Ekaterina Kulinicheva offers her paper ‘Cultural Appropriation’ as a Tool in Modern Olympic Uniform Design: How It Is Used and Received. The author examines the specific range of visual tools that are used in the design of Olympic parade uniforms in order to pay homage to the host country or region. As a rule, these include adapting particular items of clothing, patterns or images associated with the cultural stereotypes linked with that country or region, or reproducing directly the designers’ particular vision of the local vestimentary ‘specialities’. These methods could be termed ‘Olympic cultural appropriation’. Kulinicheva’s research leads her to conclude that this group of tools corresponds to the function of Olympic parade uniform that could be termed ‘themed costume’, the theme being the host location. The ways in which these design methods are used are on the whole similar to the processes usually branded ‘cultural appropriation’ in cultural industries, especially where the designers are working with well-known cultural stereotypes. Olympic outfits, however, appeared and are used in a very different context to that which accompanies other items in the fashion industry, and this, most likely, explains the difference in attitudes towards these products. Whilst cultural appropriation within the fashion industry is today frequently subjected to criticism, the author failed to find any sources that would be critical of Olympic uniform in the same way. At the same time, the use in Olympic uniform design of symbols representing other cultures has at times been criticised for a different reason, due to its apparent contradiction of a key function of present-day Olympic uniform, that of visually asserting the national identity of the wearer. This would appear to show that this function of Olympic outfits, although it may not be the only one, is largely seen as the most important.
The paper is focused on the subway user's experience. Based on the field research of two subways in Russian cities (Moscow and Kazan), it supposes that modern urbanites are competent and skillful enough to manage their everyday experiences using subway as the means of regulation.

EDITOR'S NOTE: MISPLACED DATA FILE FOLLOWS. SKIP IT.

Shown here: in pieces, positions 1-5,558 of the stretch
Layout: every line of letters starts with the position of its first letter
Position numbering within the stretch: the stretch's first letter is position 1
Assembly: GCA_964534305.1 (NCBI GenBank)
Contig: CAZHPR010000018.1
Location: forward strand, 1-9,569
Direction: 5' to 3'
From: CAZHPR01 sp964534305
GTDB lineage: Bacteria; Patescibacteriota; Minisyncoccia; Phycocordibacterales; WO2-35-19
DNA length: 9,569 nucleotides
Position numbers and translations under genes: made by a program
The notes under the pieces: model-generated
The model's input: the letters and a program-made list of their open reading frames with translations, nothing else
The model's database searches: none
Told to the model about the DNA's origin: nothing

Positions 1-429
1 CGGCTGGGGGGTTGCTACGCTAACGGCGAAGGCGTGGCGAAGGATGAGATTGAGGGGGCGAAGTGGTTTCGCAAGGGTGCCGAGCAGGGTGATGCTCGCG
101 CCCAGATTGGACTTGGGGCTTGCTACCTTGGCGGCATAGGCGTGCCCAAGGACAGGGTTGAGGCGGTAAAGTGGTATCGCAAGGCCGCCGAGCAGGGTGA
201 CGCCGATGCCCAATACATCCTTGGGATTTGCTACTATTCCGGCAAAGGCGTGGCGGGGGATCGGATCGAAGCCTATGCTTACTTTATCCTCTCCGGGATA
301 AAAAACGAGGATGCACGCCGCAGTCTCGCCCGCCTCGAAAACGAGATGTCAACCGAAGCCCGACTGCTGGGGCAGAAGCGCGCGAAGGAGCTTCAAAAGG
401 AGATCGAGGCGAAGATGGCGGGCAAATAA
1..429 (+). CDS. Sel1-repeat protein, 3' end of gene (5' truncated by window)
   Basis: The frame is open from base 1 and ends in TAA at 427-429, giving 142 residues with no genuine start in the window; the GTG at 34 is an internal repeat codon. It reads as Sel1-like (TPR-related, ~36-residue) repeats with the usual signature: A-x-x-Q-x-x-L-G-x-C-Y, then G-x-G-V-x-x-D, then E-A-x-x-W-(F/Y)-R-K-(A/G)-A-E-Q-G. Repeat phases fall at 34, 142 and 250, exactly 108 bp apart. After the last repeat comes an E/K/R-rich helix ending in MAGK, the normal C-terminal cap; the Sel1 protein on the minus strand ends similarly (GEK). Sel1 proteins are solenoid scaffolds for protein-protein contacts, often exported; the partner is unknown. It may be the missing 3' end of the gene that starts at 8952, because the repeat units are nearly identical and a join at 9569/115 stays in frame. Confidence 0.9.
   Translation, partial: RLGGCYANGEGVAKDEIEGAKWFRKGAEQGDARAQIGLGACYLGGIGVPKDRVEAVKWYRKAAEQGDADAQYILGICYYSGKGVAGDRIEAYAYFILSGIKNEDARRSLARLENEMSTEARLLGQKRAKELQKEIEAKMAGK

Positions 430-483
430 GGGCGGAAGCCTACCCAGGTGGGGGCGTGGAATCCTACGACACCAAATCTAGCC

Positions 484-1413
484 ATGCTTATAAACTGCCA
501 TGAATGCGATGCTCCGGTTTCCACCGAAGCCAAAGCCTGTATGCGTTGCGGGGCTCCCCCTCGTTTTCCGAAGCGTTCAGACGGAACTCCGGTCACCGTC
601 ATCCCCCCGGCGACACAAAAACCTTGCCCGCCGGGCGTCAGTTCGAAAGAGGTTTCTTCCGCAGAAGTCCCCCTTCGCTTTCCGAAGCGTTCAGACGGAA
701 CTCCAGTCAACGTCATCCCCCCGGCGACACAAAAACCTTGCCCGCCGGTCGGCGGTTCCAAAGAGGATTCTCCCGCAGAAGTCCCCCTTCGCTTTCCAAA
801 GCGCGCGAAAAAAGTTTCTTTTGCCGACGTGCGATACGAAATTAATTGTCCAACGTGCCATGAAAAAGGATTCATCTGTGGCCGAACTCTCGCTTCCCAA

The article is devoted to the evolution of the perception of their habitat by Japanese.
The paper Feathers, Fruits and Mallows: Extravagance in 1920s — 1940s Hollywood Costume Design focuses on unusual and over-the-top dress in classic Hollywood movies. Taking a detailed look at the factors behind this phenomenon, the paper also examines the importance of these costumes within the overall structure and plot of specific films. The author sets out by analysing the design of stage and performance costumes for 1930s — 1940s Hollywood musicals, pointing out in particular the influence of Broadway revue shows, primarily the theatrical revues of Florence Ziegfeld, Jr. In the second part of the paper, the author looks at the expressive impact of masquerade costumes in films. The aithor also examines the visualisation of the external transformation of female characters through changes in their external appearance, dress, and style. The paper then discusses the tendency towards symbolism in screen costume design, pointing in particular to the frequent use of animalistic imagery. Sexuality, the author argues, is often portrayed through the incorporation in dress and accessories of edible symbols, such as colourful fruit and berries, or pastries and sweets. The author concludes by stressing that the exaggerated imagery and spectacular effects in Hollywood costume design were not due merely to the specific plot of this or that film, or even to the evolving role of costume at this or that stage in the American film industry’s development. These visual images were also used to attract attention, to produce a vivid impression among the audience, and ultimately, to develop an almost sensory level of film appreciation through a focus on corporeality and fi ne detail in the costumes.